LARGO — The story the man accused of murder told jurors on Tuesday was familiar to them, in a sense.
The morning of April 12, 2013 began about 4 a.m., recalled Reynaldo Figueroa-Sanabria, who is charged with killing two people on a houseboat. Then, he and his girlfriend drove all over south Pinellas County as they went to a 7-11 on Roosevelt Boulevard, to Madeira Beach and onward to a jewelry store and several car rental places.
Last week, Figueroa-Sanabria’s ex-girlfriend, Tessa Cooper, told jurors a similar story, but flipped. In her version, she was tagging along with him. In his version, everything was the opposite.
It will be up to a jury of 12 and two alternates to suss out who is being truthful about that day, the same day the bodies of John Travlos and Germana “Geri” Morin were discovered on Travlos’ houseboat, Relax-Inn, at the Loggerhead Marina near the southern tip of St. Petersburg. Both had been sliced to death with a knife. If they find Figueroa-Sanabria guilty of their murders, jurors will then weigh whether he deserves the death penalty.
Figueroa-Sanabria took the witness stand Tuesday in a dark shirt and his hair in his usual bun. His testimony started with the usual questions and answers. He’s 47 and originally from Puerto Rico, he told the jury in thickly accented English. His attorney, Keith Hammond, then asked how he met Cooper. He was managing a property in Vero Beach in 2010 where Cooper’s friend lived. The pair began a relationship and eventually moved to St. Petersburg, first in with Cooper’s parents and then to a place of their own in the Whitehall Gardens apartments, across 58th Avenue S from the Loggerhead Marina, where Figueroa-Sanabria had found a job.
All that closely matched what Cooper told jurors last week. Then their narratives began to diverge.
For the first time, the jury heard about his two-year prison stint in Puerto Rico from 2011 to 2013. He said he tried to contact his daughter, which violated a protective order. He was arrested at the apartment.
When he returned, he told jurors, he got his job back at the marina and Cooper, who by then had returned to the Atlantic coast, came to deliver his clothes — though his furniture and Jeep were missing. He said she introduced him to Travlos and Morin, whose houseboat was moored in the marina. Last week, Cooper said he introduced her to them.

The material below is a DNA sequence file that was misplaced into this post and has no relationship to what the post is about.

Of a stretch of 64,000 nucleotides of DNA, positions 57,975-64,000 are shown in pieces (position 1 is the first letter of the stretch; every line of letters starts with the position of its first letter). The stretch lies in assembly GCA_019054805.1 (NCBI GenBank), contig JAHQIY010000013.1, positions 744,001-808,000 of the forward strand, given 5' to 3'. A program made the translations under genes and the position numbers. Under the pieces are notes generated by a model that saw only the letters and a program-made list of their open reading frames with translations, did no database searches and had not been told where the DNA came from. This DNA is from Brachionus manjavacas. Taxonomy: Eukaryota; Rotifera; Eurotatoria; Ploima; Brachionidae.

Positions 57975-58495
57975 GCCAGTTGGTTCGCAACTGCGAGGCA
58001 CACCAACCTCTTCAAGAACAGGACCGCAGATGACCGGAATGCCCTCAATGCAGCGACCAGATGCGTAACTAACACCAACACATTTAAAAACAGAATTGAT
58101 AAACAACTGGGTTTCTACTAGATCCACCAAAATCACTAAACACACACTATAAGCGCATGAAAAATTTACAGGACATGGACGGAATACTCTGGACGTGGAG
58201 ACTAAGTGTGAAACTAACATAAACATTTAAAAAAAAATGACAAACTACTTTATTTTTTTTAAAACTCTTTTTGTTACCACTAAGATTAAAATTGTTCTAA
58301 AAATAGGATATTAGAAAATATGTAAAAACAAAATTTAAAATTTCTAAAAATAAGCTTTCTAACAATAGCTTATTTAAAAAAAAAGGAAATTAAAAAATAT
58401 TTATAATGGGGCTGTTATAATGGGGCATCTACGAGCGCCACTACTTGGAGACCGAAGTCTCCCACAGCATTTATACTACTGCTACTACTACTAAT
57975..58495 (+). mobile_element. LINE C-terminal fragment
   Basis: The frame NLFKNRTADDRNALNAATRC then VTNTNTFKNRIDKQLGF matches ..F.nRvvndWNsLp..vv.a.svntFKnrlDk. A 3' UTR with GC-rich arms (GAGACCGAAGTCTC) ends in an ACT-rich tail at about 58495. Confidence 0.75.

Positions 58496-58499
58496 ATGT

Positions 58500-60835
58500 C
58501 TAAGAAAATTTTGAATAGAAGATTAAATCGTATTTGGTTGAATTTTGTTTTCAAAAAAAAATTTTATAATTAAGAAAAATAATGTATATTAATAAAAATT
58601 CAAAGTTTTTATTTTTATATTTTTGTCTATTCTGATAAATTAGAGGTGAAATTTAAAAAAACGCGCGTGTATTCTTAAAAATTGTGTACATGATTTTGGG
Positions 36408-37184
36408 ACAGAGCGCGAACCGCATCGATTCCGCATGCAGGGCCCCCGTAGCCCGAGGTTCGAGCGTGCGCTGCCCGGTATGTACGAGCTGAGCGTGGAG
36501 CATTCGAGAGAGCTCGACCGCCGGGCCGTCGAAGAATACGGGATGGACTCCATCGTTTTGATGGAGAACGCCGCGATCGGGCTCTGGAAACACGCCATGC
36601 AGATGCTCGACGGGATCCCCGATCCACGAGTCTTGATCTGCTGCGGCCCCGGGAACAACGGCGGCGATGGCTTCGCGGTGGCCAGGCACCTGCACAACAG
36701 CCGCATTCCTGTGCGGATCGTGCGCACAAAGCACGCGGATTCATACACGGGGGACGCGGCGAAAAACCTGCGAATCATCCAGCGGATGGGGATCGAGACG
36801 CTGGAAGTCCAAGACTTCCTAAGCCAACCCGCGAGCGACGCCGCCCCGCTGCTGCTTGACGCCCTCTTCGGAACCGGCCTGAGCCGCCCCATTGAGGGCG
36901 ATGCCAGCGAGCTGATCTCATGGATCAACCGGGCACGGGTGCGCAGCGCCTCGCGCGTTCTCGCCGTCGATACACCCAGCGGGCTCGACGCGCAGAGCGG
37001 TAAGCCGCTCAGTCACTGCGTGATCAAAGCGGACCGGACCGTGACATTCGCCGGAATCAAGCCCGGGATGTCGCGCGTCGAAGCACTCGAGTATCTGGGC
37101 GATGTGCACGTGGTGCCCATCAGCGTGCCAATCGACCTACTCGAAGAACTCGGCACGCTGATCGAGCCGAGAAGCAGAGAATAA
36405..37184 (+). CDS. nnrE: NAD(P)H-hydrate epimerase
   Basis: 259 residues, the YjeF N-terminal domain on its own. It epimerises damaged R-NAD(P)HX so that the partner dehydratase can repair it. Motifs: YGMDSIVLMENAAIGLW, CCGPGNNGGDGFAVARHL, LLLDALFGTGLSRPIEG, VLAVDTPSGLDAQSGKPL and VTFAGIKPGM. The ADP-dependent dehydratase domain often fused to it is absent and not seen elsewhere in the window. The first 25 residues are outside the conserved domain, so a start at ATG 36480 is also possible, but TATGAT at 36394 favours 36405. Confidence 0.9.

Figueroa-Sanabria said he worked for Travlos buffing and waxing the boat. He downplayed a disagreement between the two of them over money. Cooper had said the handyman felt disrespected by Travlos.
The meat of his testimony focused on the night of April 11 and the morning of April 12, 2013. By then he had been back from Puerto Rico about two months and he was growing his boat detailing business. He took his blood pressure medication and insulin, and got ready for bed at about 9 p.m. Cooper was out doing laundry, he said.
He awoke at about 4 a.m. the next morning — he said he awoke often to use the bathroom due to his blood pressure medication — and noticed his wallet was open and the debit card was missing. Cooper was gone, he told the jury. He called her. She had gone to buy cigarettes, she said.
He told jurors that Cooper, a self-described recovering drug addict, wanted to return to detox, where she had been about a week earlier. He agreed to drive her to Operation PAR, near Roosevelt Boulevard and U.S. 19. He said she wanted to stop at a nearby 7-11 on Roosevelt to get quarters and suggested they vacuum out the Chevrolet Astro van they were driving, so it would be clean when she returned it to her parents. He said she had him throw away a Publix shopping bag in the garbage. He said she then wanted to go to her parents’ house on Treasure Island. He said she then wanted to sell some jewelry she had — he said he didn’t know where it came from. He said he did all that before renting a car to drive up to Utica, N.Y. for a few days to visit his brother, who had his own addiction problems.
Last week, Cooper said she was in bed that morning when her phone rang about 4 a.m. It was Figueroa-Sanabria, who was not in the apartment, frantically asking her to pick him up nearby. She said he needed to get to New York to see his brother and directed her to drive toward St. Pete-Clearwater International Airport. He changed his mind about flying, and they stopped at a 7-11, where he threw away a Publix shopping bag — she said she didn’t know what was in it — and he vacuumed out the van. She said he drove to Madeira Beach, where he left her near a beach access area for about thirty minutes, and then they went to a jewelry store where he sold jewelry — she didn’t know where he had gotten it.
Hammond’s last question to Figueroa-Sanabria on Tuesday was direct: “Did you kill John and Geri?”
“No further questions," Hammond said.
On cross examination, Assistant State Attorney Richard Ripplinger attacked Figueroa-Sanabria’s version of events. He asked how his DNA could be on the outside of a roll of duct tape that had 22 feet removed to bind Travlos and Morin. He asked how Travlos’ DNA could be on his shirt, which detectives found in the garbage at the 7-11 on Roosevelt.
Figueroa-Sanabria said he wasn’t there when the 22 feet of duct tape was unwound, and the shirt found in the garbage didn’t belong to him.
“That’s what you say," Ripplinger said, emphasizing the “you.”
One juror, in a short sleeve button-down shirt sitting on the top row of the jury box, smiled.